These two sentences seem to be designed to make us uncomfortable. And that’s its power. For those who haven’t read this book the first chapter is a first person narrative from the POV of Kurt Vonnegut himself and the actual story doesn’t start until chapter 2. It’s Vonnegut telling us that we are reading a story and I think that was both an unusual and bold choice because generally, as readers, we want to forget that we are reading a novel. Vonnegut wants to unmoor us from our expectations of fiction (much like Billy Pilgrim was umoored from time).

Happy families are all alike; every unhappy family is unhappy in its own way.
– Leo Tolstoy, Anna Karenina

You don’t know about me without you have read a book by the name of The Adventures of Tom Sawyer; but that ain’t no matter.  That book was made by Mr. Mark Twain, and he told the truth, mainly.
—Mark Twain, Adventures of Huckleberry Finn (1885)

The first line establishes Huck’s humility.  The second is a humorous jab at its own author, and suggests Huck himself (being written by Twain) is about to stretch the truth some, and suggests that Twain’s books are “the truth, mainly,” despite being about fictional characters.  It also hints that Huck isn’t hung up on the exact literal truth, because he’s a deep thinker, and he understands after his adventure that there’s no such thing.

riverrun, past Eve and Adam’s, from swerve of shore to bend of bay, brings us by a commodius vicus of recirculation back to Howth Castle and Environs.
—James Joyce, Finnegans Wake (1939)

Just kidding.  I hate this sentence.

Dog carcass in alley this morning, tire tread on burst stomach. This city is afraid of me. I have seen its true face.
– Alan Moore and Dave Gibbons, Watchmen

Every summer Lin Kong returned to Goose Village to divorce his wife, Shuyu.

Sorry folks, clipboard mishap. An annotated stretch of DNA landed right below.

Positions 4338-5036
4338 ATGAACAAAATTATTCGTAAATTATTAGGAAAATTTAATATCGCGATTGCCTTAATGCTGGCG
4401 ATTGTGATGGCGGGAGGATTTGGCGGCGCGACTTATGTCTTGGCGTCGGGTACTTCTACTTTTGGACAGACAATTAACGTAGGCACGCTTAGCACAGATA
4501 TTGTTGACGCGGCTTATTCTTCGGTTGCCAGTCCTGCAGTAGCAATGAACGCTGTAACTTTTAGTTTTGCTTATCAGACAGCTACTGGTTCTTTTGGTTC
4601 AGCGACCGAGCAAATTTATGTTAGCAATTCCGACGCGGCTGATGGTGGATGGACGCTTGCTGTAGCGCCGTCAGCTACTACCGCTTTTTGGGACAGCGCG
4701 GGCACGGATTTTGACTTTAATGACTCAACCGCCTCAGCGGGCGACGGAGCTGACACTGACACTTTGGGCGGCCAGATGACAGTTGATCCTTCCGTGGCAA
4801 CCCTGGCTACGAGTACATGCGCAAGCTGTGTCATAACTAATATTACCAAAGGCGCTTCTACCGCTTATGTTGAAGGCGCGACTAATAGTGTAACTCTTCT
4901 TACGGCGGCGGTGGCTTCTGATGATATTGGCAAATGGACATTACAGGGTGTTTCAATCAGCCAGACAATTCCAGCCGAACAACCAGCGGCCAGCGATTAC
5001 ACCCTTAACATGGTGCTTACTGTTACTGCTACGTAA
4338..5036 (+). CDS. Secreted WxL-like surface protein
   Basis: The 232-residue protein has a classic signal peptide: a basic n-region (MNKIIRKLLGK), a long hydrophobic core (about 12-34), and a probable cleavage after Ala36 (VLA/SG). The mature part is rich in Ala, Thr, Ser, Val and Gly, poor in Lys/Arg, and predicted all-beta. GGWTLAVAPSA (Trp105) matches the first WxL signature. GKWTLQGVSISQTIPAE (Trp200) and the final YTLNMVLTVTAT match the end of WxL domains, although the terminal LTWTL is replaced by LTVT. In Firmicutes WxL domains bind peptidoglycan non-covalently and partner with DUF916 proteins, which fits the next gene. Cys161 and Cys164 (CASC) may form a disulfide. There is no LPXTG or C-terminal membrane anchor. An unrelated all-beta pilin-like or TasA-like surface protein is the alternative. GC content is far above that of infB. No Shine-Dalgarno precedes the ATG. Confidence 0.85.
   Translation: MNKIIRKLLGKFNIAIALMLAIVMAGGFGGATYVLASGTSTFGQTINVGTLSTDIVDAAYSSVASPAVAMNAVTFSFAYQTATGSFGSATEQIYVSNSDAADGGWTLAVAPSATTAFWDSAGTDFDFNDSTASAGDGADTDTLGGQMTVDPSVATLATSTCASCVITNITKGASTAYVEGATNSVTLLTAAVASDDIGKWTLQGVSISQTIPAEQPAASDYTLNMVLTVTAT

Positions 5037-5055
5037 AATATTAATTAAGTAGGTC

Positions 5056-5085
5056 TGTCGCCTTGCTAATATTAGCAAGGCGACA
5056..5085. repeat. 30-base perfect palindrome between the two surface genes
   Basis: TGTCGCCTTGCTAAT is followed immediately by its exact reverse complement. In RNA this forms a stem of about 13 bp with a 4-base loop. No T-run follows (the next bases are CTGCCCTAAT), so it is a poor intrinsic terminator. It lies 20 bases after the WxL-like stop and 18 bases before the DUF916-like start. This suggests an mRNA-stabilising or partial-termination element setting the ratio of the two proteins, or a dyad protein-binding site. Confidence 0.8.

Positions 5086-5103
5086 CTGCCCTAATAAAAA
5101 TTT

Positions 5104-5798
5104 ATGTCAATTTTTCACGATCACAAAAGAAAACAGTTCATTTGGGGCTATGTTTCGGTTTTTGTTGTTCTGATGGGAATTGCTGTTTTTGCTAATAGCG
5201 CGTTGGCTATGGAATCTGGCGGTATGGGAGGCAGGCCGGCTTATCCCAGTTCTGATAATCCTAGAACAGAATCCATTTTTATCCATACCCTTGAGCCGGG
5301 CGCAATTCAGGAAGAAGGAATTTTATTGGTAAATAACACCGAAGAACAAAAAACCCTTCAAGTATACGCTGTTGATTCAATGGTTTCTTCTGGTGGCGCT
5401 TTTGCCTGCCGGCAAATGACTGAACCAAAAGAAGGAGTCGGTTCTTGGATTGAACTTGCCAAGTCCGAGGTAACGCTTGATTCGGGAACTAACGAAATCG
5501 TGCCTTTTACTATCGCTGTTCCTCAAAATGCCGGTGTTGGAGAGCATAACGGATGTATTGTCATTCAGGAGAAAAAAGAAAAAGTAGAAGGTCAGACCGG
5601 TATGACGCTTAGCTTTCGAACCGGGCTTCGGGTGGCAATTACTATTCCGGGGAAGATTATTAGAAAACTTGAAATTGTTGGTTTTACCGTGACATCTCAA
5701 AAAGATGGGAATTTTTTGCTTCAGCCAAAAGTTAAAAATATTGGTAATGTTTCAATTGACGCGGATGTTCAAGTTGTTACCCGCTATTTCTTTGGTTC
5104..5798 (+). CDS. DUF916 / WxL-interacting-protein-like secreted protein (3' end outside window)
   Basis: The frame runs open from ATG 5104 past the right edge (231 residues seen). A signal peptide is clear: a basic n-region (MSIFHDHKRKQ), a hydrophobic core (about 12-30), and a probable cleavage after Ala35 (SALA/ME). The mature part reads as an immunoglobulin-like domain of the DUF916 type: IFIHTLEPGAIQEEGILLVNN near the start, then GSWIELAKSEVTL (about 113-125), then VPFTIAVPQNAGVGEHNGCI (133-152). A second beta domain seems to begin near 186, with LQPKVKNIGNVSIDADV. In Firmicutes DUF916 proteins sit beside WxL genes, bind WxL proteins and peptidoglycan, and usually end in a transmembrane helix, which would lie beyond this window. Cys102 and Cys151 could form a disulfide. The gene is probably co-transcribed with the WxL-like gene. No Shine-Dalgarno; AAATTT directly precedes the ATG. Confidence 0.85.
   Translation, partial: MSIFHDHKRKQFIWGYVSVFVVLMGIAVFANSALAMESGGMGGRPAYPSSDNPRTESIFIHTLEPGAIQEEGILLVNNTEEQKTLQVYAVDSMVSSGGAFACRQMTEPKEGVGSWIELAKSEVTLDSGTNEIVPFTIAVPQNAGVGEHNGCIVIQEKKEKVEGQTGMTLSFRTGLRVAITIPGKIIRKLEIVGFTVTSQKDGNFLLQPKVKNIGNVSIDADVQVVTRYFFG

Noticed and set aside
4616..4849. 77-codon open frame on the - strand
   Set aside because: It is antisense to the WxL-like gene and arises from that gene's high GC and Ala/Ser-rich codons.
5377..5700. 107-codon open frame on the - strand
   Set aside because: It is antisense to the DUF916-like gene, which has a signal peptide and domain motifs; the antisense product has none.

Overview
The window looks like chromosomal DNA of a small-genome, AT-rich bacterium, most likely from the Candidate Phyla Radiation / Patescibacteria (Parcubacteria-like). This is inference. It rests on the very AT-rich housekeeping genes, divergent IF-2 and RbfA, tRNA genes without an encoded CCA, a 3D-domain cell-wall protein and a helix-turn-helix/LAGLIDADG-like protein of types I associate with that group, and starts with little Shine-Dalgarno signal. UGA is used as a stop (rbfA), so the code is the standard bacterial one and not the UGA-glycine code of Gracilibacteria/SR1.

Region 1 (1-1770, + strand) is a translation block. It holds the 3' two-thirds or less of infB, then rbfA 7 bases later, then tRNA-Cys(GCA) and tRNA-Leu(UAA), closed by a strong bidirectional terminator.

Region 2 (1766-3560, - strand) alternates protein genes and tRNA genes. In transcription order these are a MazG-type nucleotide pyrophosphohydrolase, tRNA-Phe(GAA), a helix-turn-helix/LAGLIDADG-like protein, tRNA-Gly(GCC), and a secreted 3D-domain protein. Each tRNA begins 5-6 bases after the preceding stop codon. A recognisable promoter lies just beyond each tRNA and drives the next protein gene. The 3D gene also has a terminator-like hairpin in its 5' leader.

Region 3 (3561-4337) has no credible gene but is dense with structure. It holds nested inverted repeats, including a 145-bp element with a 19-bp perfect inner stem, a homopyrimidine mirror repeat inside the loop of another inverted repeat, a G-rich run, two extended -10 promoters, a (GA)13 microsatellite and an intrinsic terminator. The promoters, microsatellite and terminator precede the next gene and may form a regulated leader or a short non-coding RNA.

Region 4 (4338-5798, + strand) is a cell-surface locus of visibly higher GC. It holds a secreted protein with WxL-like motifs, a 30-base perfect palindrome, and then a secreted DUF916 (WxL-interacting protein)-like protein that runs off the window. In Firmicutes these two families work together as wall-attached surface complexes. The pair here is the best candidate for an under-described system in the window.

—Ha Jin, Waiting (1999)

The strangeness of this quote hints at the surrealism of life under the arbitrary, relentless, mindless tyranny of the Chinese communist party.

The sun rose slowly, as if it wasn’t sure it was worth the effort.
– Terry Pratchett, The Light Fantastic

He was an old man who fished alone in a skiff in the Gulf Stream and he had gone eighty-four days now without taking a fish.
– Ernest Hemingway, The Old Man and the Sea

The year that Buttercup was born, the most beautiful woman in the world was a French scullery maid named Annette.
– William Goldman, The Princess Bride

This was buried around page 40, but should have opened the book:

There was a footpath leading across the fields to New Southgate, and I used to go there alone to watch the sunset and contemplate suicide. I did not, however, commit suicide, because I wished to know more of mathematics.
– Bertrand Russell, The Autobiography of Bertrand Russell (1951)

Once upon a time and a very good time it was there was a moocow coming down along the road and this moocow that was coming down along the road met a nicens little boy named baby tuckoo.
—James Joyce, A Portrait of the Artist as a Young Man (1916)

Shut up, Joyce.


What are your favorite first sentences?